The Children’s Media Foundation (CMF)

Diversity and film

In July, the British Film Institute introduced a new diversity quota which is far stricter than any that have come before. 

CMF’s Angela Ferreira reports…

The British Film Institute has recently thrown down a gauntlet to the BBC and other major cultural and media institutions by upping the ante considerably in the on-going diversity stakes.The BBC’s Director-General Tony Hall had made an announcement to great fanfare a couple of months ago launching the Diversity Creative Talent Fund of £2.1m coupled with targets to increase on-screen diversity to 15% within three years. This was in response to the (Lenny) Henry Papers which called for ring-fencing based on the model the BBC and Ofcom used for Nations and Regions.

There was a lukewarm welcome to the Tony Hall proposals. The major criticism being that the spend was a fraction of the BBC content budget of £1,789.1m and that there was too much emphasis on schemes and young people.

Lenny Henry subsequently appeared in front of the Culture and Media Parliamentary Select Committee and said the black, Asian and minority ethnic (BAME) community had ‘initiative fatigue’.

He also said ‘Tony Hall's announcement last week is something. But with massive respect it's based on an old model that doesn't work’ and continued that there had been ‘29 initiatives at the BBC in the last 15 years and the numbers (of people from BAME backgrounds working in the industry) have gone down.’In fact, the number of BAME staff working in the UK TV industry has declined by 30.9% between 2006 and 2012 and is now just 5.4%.

The BFI announcement took everyone by surprise and was welcomed by Ed Vaizey who said the new rules would encourage the making of films that reflected modern Britain.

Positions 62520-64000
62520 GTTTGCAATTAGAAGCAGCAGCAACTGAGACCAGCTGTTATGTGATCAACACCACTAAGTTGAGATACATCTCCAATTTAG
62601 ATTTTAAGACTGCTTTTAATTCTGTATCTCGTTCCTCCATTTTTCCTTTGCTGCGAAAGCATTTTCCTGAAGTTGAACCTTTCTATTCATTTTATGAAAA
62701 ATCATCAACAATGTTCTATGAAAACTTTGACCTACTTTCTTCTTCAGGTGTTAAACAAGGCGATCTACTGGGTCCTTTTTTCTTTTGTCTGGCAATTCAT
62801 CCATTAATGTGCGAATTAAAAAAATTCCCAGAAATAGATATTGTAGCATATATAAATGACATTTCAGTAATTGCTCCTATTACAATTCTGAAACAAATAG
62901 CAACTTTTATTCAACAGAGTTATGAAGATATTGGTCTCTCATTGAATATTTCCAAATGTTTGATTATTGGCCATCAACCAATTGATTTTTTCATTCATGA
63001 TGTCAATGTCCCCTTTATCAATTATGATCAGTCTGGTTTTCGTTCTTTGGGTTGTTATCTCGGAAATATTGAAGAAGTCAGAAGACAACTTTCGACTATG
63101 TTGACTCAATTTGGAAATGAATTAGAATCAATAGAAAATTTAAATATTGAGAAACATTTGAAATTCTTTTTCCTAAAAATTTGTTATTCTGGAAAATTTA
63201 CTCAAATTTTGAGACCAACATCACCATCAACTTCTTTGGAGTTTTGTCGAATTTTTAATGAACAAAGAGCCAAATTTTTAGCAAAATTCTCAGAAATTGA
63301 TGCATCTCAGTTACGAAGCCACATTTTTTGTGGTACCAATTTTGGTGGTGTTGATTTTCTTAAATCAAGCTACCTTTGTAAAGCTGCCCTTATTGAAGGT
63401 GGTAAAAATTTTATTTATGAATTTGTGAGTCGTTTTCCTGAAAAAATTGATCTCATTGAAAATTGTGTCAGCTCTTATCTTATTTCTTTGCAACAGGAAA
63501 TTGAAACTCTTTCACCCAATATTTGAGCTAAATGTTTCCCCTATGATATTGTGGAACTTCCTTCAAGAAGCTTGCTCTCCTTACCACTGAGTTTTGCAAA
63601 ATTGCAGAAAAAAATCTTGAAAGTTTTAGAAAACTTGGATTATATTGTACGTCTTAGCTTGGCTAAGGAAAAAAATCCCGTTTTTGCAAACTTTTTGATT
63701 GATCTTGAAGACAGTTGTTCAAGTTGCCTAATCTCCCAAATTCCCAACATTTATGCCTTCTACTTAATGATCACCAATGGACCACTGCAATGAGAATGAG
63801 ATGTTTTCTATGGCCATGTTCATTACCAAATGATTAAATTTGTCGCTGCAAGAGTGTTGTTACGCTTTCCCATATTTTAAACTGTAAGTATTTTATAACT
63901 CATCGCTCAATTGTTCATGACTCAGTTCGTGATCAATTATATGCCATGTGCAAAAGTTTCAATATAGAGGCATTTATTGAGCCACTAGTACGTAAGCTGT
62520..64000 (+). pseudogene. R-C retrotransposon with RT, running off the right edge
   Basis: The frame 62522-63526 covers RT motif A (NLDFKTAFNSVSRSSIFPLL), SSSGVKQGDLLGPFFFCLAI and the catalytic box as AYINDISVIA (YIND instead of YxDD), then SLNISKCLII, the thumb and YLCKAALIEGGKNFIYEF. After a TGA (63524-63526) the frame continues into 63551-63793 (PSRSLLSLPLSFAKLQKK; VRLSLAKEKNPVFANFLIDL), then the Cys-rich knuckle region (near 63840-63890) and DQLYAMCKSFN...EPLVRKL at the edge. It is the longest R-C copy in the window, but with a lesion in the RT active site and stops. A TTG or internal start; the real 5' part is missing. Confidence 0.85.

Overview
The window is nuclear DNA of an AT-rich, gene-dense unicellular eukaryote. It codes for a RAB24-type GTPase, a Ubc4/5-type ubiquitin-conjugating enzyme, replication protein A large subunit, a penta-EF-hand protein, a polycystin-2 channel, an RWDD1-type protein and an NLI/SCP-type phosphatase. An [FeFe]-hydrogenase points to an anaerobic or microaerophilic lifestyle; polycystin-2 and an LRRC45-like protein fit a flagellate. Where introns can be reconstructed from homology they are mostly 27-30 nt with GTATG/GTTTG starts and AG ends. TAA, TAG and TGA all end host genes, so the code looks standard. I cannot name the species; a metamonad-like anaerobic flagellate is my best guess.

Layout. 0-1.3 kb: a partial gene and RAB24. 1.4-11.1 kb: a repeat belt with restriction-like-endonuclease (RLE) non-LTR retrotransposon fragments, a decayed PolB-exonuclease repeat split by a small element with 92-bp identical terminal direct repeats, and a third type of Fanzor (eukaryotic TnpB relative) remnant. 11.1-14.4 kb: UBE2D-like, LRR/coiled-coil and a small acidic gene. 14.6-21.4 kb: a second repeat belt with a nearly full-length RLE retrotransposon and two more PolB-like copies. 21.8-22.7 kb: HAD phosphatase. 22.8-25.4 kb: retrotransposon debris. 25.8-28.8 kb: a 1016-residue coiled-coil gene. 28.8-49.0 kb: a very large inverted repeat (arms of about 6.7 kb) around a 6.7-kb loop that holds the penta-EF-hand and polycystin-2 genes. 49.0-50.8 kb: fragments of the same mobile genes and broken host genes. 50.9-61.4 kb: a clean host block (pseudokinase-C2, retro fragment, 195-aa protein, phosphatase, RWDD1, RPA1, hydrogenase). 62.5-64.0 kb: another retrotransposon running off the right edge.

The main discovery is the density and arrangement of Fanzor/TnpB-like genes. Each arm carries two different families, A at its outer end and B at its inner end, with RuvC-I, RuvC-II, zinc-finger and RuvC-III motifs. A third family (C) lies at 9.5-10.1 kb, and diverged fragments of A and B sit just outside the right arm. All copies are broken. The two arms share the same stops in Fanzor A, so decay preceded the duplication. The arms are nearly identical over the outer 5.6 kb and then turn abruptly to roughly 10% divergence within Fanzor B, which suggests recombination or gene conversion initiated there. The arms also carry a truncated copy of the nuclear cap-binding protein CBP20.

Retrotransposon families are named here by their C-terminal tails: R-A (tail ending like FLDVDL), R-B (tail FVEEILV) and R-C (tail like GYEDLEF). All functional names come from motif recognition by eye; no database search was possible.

'This initiative from the BFI should help raise the bar and ensure BFI lottery funded film productions reflect diversity both in front and behind the camera. I want to continue to see the TV, film and the performing arts industries actively discussing how they can drive change and improve diversity right across these sectors. I hope others will follow the BFI in developing and implementing possible solutions.'

The BFI hands out £27 million pounds of lottery cash each year and film-makers will now be subject to much tougher criteria to qualify for funding and required to tick two out of three of the following to qualify:

1. On-screen: diverse subject matter, at least one lead character positively reflecting diversity, at least 30 per cent of supporting and background characters positively reflecting diversity.
2. Off-screen: diverse key creatives (director, screenwriter, composer, cinematographer), at least two Heads of Department from diverse backgrounds, production crew and production company staff.
3. Creating opportunities and promoting social mobility: paid internships and employment opportunities for new entrants from diverse backgrounds, training placements for people from diverse backgrounds.
The BFI have also included a carrot in their plans.  To incentivise good practice, each year one qualifying producer will be given a Lottery award to fund a diversity opportunity or work placement within their company for 12 months.

Elsewhere, BAME actors launched ‘Act for Change’ taking over The Young Vic in response to the recent ITV Drama trail which featured purely white actors. The panel included ITV Drama boss Steve November, writer Stephen Poliakoff, BBC casting boss Julia Crampsie, and was chaired by Liberty Director Shami Chakrabarti. The audience included Meera SyalLenny HenryRussell ToveyDon Warrington with contributions from David Harewood and David Morrissey amongst many other well known faces from popular drama.  There was support for quotas from the majority of the audience and Steve November and Peter Fincham later said that they would be making an announcement for ITV about targets and quotas ‘in the near future’.

How will all these new initiatives impact on content for kids?  On screen, there probably won’t be much difference as we already see a wide variety of diverse role models on screen and have done for years.  Interestingly Kay Benbow and Cheryl Taylor have said that in re-makes of familiar brands on BBC Children’s some characters that were previously male will become female.

However, behind the scenes the content creators are acknowledging that there need to be improvements.  Joe Godwin was questioned about diversity at the Children’s Media Conference in early July and he asked the audience to simply ‘look around the room’ to see how poor it was. What isn’t clear yet is what will be done to tackle the woeful employment statistics and include the diverse audience in making programmes.

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